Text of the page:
World Wildlife Fund Canada released the Freshwater Health Assessment results for five new watersheds across Canada. These assessments, along with seven existing ones, help create a clear, consistent understanding of Canada’s national water health. This information is critical to understanding the impacts and trade-offs of resource development decisions, as well as the freshwater conservation progress resulting from restoration projects and legal reforms.
David Miller, the president and CEO of WWF-Canada, said he believes citizens of our country should care about the results because, “Canadians deserve to know if their water is healthy and that it is healthy. The Freshwater Health Assessment provides critical information to guide decision-making and effectively drive conservation efforts where they are most needed in our country.”
The Freshwater Health Assessment uses four key metrics: water quality, water flow, fish, and bugs (benthic macro-invertebrates, like flies and snails) that can be applied across all Canada’s watersheds. Watersheds are assessed on a scale ranging from ‘very good’ to ‘very poor.’ Scores are developed at the sub-watershed level then compiled to create an overall watershed result. These assessments are helping to drive on-the-ground improvements in water health across Canada.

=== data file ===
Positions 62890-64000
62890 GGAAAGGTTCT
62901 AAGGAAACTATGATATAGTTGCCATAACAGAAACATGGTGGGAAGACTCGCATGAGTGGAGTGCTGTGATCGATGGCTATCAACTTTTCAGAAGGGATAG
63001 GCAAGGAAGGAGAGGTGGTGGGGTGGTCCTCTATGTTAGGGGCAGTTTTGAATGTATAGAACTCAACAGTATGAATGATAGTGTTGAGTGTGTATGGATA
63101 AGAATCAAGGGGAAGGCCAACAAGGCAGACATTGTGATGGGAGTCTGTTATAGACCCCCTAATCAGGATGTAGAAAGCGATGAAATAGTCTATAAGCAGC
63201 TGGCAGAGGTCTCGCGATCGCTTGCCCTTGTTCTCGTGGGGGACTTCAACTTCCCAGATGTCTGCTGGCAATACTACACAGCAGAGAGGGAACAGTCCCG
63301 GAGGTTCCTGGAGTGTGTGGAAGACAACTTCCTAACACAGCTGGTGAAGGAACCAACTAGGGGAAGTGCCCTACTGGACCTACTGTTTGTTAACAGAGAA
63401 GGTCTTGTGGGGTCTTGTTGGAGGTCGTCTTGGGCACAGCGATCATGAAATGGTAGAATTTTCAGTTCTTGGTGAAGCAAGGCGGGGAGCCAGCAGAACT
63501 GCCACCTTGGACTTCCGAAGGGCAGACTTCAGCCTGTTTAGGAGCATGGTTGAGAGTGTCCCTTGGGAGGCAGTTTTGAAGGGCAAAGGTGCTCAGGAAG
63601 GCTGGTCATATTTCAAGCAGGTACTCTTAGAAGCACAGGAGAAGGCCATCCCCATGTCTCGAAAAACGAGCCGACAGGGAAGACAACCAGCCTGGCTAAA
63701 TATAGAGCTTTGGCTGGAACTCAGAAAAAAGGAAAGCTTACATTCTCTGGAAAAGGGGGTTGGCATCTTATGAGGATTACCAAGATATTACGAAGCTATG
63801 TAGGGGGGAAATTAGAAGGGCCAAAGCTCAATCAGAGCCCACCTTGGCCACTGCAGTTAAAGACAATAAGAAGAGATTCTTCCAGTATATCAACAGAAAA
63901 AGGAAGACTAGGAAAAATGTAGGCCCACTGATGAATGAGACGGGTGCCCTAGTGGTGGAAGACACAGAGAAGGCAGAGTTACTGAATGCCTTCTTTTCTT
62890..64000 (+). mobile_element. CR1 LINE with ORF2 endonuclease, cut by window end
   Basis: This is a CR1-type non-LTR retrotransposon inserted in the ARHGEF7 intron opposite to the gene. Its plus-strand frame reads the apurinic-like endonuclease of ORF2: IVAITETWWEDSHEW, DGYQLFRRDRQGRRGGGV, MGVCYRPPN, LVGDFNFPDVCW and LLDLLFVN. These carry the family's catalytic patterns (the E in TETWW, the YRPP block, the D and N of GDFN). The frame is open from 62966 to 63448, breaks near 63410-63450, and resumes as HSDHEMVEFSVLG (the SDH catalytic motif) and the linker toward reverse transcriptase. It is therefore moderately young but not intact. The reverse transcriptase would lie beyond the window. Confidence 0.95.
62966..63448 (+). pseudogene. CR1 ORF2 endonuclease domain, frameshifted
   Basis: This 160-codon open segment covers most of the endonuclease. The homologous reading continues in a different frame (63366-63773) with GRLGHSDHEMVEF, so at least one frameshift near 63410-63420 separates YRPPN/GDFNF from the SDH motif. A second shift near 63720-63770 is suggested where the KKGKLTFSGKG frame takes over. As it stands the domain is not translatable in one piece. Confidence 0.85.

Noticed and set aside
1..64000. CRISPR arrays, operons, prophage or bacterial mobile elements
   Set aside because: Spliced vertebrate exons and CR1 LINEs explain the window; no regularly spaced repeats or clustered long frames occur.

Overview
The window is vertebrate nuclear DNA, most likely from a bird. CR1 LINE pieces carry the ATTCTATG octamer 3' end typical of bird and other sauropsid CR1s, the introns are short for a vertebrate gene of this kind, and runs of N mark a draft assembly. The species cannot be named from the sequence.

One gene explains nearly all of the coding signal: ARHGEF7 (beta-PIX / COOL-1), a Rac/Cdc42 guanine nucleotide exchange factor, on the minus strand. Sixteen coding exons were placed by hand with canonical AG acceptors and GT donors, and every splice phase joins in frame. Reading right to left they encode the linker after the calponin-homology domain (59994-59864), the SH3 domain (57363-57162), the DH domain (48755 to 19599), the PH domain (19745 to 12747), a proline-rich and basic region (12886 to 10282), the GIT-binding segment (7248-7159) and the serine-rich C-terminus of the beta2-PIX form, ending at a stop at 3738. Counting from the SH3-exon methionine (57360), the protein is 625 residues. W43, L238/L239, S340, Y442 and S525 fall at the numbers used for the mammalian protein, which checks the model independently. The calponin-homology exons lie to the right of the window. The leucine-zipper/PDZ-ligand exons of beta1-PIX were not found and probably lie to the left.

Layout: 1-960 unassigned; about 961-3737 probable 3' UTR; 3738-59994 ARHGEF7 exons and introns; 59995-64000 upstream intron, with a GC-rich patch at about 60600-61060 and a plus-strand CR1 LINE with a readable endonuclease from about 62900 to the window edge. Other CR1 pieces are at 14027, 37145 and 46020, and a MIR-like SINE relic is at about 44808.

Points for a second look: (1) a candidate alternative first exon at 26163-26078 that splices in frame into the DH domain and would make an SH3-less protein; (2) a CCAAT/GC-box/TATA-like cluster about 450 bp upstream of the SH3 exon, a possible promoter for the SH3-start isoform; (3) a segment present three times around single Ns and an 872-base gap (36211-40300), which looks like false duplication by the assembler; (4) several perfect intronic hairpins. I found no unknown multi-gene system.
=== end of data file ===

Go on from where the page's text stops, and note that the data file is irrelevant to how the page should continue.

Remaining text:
Richard Butts, the director of the Canadian Rivers Institute at the University of New Brunswick, said this newly released information is important because, “The Freshwater Health Assessment is an important step to understanding the state of Canadian rivers at a national scale. The assessment is an invaluable tool for management and community organizations, as well as everyone who loves rivers. It will help shape our thinking, planning and actions, and help unify groups working for rivers across Canada.”
Overall Score Results
|Saint John River
|South Saskatchewan River
While providing consistent data on the health of Canada’s watersheds, the Freshwater Health Assessments will help support to critical on-the-ground conservation efforts. It will also provide strong science-based guidance for effective policy and management decisions.
A need for building a better picture of Canada’s water health through a national lens was demonstrated as nearly half of the watersheds assessed to date have received an overall score of ‘data deficient’ due to a lack of credible information to meet WWF’s rigorous standards.
WWF aims to complete assessments on 25 per cent of Canada’s watersheds by June 2014 and 100 per cent by Canada’s 150th birthday in 2017.
The results of the Freshwater Health Assessments are freely available to everyone. This and further information can be found at www.wwf.ca/waterhealth. —Kristen Curtis